By Katie Demeria
FRONT ROYAL -- Janet Tinkham keeps a shovel in her car. And when she approaches kiosks or pavilions, she always checks for bats.
Tinkham is a caver.
A self-proclaimed cave enthusiast for 32 years, she even met her husband while caving. Together they founded the Front Royal Grotto in 1991.
The Grotto provides information about caves and other underground formations to the public, as well as encouraging conservation efforts and helping landowners when new caves or sinkholes form.
For the first time this year, the Grotto will present the Cave and Karst Fest at Skyline Caverns on Saturday.
"We're very excited about it," Tinkham said.
The festival comes just at the end of the Virginia Cave Board's cave week. The week is meant to bring attention to the many caves found throughout the commonwealth.
Virginia is the only sate to have a cave board, according to the board's chair Meredith Weberg.
Underground streams make caves and the landscape around them very important, Weberg said, as they supply drinking water. In the past, no general education about caves was available, so farmers, for example, would throw dead cows down sinkholes without realizing they lead directly to the drinking water.
"So thank goodness Virginia was foresighted and passed the law to start the cave board when it did," she continued.
Soon the board hopes to make a "Cave and Karst Trail" similar to the "Civil War Trail" on which Virginia residents can follow signs and drive from one cave location to the next, Weberg said.
Groups like Tinkham's Grotto work with the cave board to provide conservation education -- their goal is to not just protect the drinking water but to encourage knowledge about a sometimes overlooked geography.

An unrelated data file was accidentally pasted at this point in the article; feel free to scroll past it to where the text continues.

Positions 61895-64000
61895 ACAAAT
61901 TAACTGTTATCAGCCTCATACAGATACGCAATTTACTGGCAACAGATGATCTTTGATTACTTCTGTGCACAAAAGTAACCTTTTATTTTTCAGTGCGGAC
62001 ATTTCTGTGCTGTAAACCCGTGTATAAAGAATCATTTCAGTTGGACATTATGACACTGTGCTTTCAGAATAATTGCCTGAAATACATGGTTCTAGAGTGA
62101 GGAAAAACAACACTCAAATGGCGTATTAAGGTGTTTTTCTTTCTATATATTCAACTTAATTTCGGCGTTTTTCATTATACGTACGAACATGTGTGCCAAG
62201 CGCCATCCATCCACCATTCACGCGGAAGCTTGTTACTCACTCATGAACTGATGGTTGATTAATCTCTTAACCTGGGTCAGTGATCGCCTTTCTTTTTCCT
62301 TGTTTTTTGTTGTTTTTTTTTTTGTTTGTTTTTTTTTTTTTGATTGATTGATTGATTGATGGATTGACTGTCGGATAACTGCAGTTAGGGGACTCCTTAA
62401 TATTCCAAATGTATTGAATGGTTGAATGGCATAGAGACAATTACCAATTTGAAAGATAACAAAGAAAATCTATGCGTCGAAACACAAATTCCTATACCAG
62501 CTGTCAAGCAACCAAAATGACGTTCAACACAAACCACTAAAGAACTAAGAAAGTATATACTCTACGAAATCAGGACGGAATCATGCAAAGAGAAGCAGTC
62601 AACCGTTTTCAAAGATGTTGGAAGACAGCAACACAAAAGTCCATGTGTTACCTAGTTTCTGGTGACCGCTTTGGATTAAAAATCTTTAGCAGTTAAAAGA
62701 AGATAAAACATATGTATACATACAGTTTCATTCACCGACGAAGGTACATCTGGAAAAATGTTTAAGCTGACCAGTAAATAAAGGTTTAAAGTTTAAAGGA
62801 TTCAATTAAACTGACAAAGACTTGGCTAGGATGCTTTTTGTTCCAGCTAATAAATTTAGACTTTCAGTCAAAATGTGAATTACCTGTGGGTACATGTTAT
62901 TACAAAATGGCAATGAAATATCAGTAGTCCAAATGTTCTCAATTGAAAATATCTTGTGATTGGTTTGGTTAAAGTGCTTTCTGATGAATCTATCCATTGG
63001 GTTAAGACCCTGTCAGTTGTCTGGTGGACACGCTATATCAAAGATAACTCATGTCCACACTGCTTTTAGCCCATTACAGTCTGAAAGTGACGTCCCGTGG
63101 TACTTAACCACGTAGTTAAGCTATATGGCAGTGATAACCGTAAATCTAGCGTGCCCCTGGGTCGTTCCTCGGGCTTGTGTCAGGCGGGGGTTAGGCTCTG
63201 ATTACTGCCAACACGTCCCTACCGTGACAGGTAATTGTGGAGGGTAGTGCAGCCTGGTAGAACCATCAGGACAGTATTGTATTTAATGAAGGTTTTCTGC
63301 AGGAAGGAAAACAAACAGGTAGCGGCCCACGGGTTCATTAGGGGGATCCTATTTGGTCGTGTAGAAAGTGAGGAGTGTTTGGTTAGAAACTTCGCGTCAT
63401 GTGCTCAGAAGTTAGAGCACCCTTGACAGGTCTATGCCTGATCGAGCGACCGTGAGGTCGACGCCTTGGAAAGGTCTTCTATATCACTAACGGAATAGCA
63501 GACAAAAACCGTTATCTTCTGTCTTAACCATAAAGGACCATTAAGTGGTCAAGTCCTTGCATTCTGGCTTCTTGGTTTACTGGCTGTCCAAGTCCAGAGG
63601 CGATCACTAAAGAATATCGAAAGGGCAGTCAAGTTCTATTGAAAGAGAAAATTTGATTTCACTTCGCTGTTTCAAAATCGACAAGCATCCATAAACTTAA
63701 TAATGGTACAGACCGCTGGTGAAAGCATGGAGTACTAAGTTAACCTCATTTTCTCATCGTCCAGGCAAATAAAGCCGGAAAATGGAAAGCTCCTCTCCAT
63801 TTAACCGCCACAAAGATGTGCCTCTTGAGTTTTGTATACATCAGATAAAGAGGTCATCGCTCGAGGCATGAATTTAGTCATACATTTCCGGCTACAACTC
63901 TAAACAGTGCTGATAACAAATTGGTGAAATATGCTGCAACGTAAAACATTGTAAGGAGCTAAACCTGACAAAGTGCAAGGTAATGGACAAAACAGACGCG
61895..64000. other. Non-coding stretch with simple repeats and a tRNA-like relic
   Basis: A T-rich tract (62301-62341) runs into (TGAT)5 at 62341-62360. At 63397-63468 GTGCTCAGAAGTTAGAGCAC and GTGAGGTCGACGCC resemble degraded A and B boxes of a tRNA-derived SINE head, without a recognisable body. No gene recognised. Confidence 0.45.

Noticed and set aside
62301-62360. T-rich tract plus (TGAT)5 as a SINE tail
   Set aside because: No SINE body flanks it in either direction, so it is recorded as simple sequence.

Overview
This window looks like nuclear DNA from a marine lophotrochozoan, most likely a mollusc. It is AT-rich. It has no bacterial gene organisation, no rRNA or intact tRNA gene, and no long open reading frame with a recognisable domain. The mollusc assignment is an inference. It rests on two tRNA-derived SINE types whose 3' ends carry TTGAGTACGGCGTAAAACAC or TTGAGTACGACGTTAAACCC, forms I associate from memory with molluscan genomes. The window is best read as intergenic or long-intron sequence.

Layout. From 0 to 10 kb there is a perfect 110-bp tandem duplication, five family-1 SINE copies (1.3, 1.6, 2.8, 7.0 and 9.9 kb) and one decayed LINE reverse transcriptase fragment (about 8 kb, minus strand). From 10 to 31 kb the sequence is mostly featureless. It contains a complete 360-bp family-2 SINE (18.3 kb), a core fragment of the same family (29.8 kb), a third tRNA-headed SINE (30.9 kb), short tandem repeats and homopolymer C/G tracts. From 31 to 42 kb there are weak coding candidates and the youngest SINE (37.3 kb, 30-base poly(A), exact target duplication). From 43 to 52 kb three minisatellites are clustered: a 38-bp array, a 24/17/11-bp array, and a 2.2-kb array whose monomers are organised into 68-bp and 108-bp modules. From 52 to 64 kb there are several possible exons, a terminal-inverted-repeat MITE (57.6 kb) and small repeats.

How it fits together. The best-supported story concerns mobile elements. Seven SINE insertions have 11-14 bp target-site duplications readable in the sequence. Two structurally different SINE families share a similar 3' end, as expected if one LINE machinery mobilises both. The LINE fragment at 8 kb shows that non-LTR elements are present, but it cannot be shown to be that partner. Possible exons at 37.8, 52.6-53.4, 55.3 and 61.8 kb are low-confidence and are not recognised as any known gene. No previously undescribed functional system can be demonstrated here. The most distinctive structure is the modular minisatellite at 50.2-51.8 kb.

The ecosystems within caves, Tinkham said, are almost always overlooked. Bats in particular have a very bad reputation.
"We want to encourage people to learn more about them. In reality, less than half the population of bats in the country have rabies, yet that's what they're known for," Tinkham said. "They're really sweet animals, and they should be respected."
The festival will feature many activities oriented toward children, including a pin-the-tail-on-the-bat game, face painting, button making, and cornhole with bat-shaped beanie bags.
There will also be a great deal of information on conservation and how someone interested in caving can become involved.
Both the TriState Grotto and the Battlefield Area Troglodyte Society will be at the festival as well, encouraging local residents to put an effort into conserving cave and karst areas.
Those interested in caving themselves will also be able to find information at the festival. Tinkham said many cavers will be there, so opportunities to start exploring caves will be readily available.
The Front Royal Grotto recently went into parts of Skyline Caverns that are not open to the public and mapped it out entirely. Those visiting the caverns can now see a complete map of what lies beneath their feet when they are above ground.
Sometimes when Tinkham goes into a cave, she said she will shine her light on a puddle just to wait and see what sort of creature she sees moving there. She calls the small creatures that live in caves "critters."
"Once you go caving, there's really nothing else like it," she said. "You just want to go in there and see what you can find."
To learn more about the Front Royal Grotto, go to www.frontroyal.varegion.org.
Contact staff writer Katie Demeria at 540-465-5137 ext. 155, or email@example.com